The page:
2/

See, for example, the papers contained in Corbo, Goldstein, and Khan (1987).

3/

The work of Krueger (1978) and Balassa (1978) is generally the most cited in this context. For surveys of the growing literature in this area see Lal and Rajapatirana (1987) and Edwards (1988).

4/

This is the view associated with McKinnon (1973). For empirical tests of the McKinnon hypothesis, see Fry (1980) and Giovannini (1983).

1/

Recall that productivity in this model grows at a constant rate. Because this parameter is largely determined by changes in existing technology, we assume it to be uniform across countries.

2/

The specification adopted was dictated by lack of data on capital stocks. However, the assumption that is constant across countries is not that restrictive.

2/

This would simply involve starting with equation (1) and separating the variable K into private and public capital stocks.

2/

In general, the indirect effects of public investment could affect the level of private investment, IP, the productivities of private investment, labor, and total productivity, β1, β3 and β0 respectively, or all of these.

1/

Fortunately, in developing countries the share of capital and intermediate goods in total imports has remained fairly stable over time. During the 1970s, for example, capital and intermediate goods accounted for about 75 percent of total imports.

2/

The selection of countries (see Appendix) as well as the sample period covered were dictated by the availability of consistent data on public investment.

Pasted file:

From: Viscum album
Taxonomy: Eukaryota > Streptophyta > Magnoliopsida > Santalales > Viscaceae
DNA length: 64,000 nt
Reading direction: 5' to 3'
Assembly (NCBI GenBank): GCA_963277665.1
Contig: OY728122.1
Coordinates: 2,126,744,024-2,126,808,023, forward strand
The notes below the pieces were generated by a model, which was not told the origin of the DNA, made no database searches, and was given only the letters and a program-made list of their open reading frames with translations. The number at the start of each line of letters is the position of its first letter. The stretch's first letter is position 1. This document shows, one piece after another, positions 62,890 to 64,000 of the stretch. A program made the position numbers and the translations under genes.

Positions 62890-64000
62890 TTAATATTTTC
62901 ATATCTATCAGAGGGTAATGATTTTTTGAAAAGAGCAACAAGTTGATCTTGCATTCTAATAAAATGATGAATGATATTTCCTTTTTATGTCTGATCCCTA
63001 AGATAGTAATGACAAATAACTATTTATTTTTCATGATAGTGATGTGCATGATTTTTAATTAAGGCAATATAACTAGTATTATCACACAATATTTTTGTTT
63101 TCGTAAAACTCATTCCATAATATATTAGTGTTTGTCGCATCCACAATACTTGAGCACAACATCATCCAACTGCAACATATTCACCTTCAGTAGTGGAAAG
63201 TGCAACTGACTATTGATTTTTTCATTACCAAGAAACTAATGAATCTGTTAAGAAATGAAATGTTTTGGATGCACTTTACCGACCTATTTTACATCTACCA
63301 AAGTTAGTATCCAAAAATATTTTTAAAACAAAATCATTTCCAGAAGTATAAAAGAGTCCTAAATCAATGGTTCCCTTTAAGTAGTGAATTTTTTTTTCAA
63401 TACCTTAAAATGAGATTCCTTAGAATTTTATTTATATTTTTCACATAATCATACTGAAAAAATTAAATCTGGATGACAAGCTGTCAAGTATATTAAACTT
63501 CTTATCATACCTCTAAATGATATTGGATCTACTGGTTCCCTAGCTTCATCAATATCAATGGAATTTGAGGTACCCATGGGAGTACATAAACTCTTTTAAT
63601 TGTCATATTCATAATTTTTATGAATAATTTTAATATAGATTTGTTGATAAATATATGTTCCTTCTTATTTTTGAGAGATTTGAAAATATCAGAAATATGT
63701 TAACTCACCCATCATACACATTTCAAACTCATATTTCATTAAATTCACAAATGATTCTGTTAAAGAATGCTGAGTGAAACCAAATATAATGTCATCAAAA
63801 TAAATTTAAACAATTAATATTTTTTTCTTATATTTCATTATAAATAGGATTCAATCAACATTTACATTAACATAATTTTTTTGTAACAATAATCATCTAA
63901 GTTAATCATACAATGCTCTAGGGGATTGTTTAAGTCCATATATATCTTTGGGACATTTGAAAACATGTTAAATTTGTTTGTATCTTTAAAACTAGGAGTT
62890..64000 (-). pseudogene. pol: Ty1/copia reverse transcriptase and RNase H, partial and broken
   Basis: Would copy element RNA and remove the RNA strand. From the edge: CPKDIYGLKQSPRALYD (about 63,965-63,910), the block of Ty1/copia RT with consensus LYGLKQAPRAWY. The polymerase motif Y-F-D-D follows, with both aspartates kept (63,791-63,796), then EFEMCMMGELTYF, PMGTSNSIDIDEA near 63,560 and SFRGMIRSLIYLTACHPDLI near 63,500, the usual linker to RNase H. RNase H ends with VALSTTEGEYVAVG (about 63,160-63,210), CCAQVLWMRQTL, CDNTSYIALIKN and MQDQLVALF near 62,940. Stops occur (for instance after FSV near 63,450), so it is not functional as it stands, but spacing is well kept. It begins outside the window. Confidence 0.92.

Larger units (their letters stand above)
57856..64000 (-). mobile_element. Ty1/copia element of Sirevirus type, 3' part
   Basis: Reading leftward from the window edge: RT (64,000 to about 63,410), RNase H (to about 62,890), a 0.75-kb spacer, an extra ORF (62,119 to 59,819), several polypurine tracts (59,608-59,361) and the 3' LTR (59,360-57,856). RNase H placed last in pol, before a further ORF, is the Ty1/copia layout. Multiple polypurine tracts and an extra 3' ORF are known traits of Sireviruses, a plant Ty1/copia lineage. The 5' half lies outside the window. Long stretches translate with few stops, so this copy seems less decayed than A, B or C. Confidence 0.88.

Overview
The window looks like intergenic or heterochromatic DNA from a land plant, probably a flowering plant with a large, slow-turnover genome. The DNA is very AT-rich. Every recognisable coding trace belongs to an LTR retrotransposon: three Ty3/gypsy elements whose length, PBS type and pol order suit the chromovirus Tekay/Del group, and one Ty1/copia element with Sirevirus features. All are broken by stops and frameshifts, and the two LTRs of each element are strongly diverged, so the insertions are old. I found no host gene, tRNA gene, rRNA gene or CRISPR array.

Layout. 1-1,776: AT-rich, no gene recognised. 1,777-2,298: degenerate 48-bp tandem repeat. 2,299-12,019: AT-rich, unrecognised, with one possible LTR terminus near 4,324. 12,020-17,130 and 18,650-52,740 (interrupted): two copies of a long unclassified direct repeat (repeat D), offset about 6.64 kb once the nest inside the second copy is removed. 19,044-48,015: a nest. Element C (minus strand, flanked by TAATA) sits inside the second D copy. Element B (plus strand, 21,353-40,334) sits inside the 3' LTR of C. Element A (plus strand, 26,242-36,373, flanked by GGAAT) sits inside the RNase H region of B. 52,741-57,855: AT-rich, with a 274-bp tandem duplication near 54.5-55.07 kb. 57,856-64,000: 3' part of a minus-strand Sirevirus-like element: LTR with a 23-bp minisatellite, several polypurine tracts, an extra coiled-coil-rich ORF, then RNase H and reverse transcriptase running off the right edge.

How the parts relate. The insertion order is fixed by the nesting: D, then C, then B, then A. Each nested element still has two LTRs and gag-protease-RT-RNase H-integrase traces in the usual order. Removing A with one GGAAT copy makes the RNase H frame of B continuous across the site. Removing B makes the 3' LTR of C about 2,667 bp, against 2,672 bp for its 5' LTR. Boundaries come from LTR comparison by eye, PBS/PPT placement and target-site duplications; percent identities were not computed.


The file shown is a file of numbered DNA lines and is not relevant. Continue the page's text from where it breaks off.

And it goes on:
1/

For most developing countries it is extremely difficult to obtain accurate and continuous time series on the labor force. As such we were forced to rely on population growth, for which data are readily available.

2/

For example, Balassa (1978) obtained a value of 0.16 for the marginal productivity of capital, while Ram (1985) obtained an estimate of 0.13. Using savings in place of investment, Otani and Villanueva (1988) also obtained a value of between 0.12 and 0.14 for the marginal productivity parameter. Tyler’s (1981) estimates are somewhat larger for this parameter (0.25), but he utilized the growth rate of investment rather than the investment-income ratio, as was done in other studies. While the sizes of the other coefficients are different from previous estimates, these differences do not alter any of the principal conclusions.

1/

More formally, tests that compare the residuals of the constrained (β1 = β2) equation to the unconstrained equation yield F values of 9.79 and 5.60 for the specifications including imports and exports respectively, allowing us to reject the null hypothesis of β1 = β2 at the 5 percent level.

2/
A simple regression between the two variables yielded the following results:
(Δy/y1)=0.136(0.08)+0.091(3.91)( IP/I);R2=0.410 ;S.E.E = 1.520.
1/

Assuming that the economy is in competitive equilibrium so that these elasticities are equal to the respective factor shares. See Chenery et. al. (1986).

1/

The average contribution of capital formation in the Chenery et.al. (1986) sample of developing countries is approximately 35 percent.

1/

It is relevant to note in this context that for the same set of countries, Blejer and Khan (1984) found that public infrastructure investment was complementary to private investment, while other kinds of public investment led to crowding-out of private investment.

Private Investment and Economic Growth in Developing Countries
Author: International Monetary Fund
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    Relationship Between Ratio Of Private Investment To Total Investment And Real Growth: 1971-1979